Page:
WordCamp Vancouver,
originally uploaded by Retrocactus.

WordCamp Vancouver

WordPress is great for a lot reasons, and I found many more reasons to take a deeper look at wordpress.org.

Brought together by Tazzu, WordPress enthusiasts and experts gathered at the Network Hub in Downtown to talk about various topics relating to WordPress.

People were so packed, I think this should have been promoted as a “WordPress Work Camp”.

Excellent details updated live of the highly popular gathering was excellently uploaded by Miss604 herself.
See post here >

By the halfway point, I couldn’t recall the feeling of my bum from sitting on the floor jotting down notes as speakers presented their advice and tips. That feeling was forgotten when most of us headed to the Flux in Gastown for an after party.

One of the things I won’t forget is something I’m sure many creative professionals have encountered in their lives.

Remember as a kid, all the grown-ups ask you what did you want to be when you grow up? The question was “be”, not “do”. The answer always had to fit a traditional profession, a role, a label.  Without that, how can one be assured to have a steady income?

I was chatting with Jeremy Lim as we were grabbing seats.  One topic lead to another, and I mentioned something the “Richmond blogging legend.”

“Oh yah, Vicky ripped out this article of the local Richmond paper for Travis and I to read about.  I quickly glanced at it and didn’t think much of it at that time.  I don’t remember who it was, but I remember that this particular blogger was making serious cash from his blog…” I said.

“Really?  Well, Johnny’s from Richmond.”
Jeremy then waved Johnny over.  “Hey, did you know you’re known as the Richmond legend?”

Haha, my cue to gush- “Oh! You’re him.  You were that guy in the paper!”
John Chow gave a quick talk about monetizing your blog earlier at the Network Hub.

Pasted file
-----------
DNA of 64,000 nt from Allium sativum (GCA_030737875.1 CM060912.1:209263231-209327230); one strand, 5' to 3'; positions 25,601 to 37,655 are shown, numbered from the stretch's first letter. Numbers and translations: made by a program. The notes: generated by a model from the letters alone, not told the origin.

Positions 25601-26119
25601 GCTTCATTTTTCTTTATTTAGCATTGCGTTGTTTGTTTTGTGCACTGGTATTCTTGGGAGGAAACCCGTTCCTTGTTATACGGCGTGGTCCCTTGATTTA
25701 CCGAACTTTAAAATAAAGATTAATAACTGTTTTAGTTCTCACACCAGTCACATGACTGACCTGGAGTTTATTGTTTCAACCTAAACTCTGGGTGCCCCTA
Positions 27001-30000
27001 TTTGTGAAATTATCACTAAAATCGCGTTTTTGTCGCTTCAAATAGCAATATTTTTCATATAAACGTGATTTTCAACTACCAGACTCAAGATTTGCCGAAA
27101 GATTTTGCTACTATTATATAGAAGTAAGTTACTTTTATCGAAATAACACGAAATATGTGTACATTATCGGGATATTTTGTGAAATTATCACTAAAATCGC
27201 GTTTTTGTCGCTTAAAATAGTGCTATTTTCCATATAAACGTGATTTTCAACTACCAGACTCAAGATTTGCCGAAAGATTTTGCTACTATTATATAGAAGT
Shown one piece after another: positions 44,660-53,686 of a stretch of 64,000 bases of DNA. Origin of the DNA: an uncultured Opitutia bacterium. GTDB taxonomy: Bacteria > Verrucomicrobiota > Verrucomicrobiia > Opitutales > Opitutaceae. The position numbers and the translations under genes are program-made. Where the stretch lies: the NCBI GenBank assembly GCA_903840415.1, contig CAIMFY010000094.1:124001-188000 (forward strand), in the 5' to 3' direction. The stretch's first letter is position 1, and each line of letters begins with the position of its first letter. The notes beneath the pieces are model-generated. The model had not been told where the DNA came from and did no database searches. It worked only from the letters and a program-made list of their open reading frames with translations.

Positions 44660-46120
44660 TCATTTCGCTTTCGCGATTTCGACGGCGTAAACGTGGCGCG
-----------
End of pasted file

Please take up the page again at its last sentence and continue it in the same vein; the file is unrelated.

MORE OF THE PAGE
For a second I felt like a total idiot for not recalling earlier about that article.

Then that led to him mentioning his picture and article splashed all over the front page of one of the local Chinese papers.  “I showed my mom this article and said, now you can understand what I do for a living.”

“My mom read it and still couldn’t believe it.  You can’t make money doing this! she said.”

I found it frustrating to explain what I do these days as a creative professional to my parents.  I guess because the results I generate from working can’t fit in a traditional sense. A doctor can say that they’re a doctor and generally an image of someone in a white coat, writing prescriptions is conjured up to understand.

This generation I learned that anything can be monetized and become a form of cash-flow.   It’s just a challenge sometimes to explain your current job in a small sentence because it can just be so new and untraditional.  Not everyone understands what “CMS” stands for or what it means.

I just have to lean back, smile, and accept the fact that what I love to do and get paid for can’t be easily explained, understood and accepted right away.

Oh well.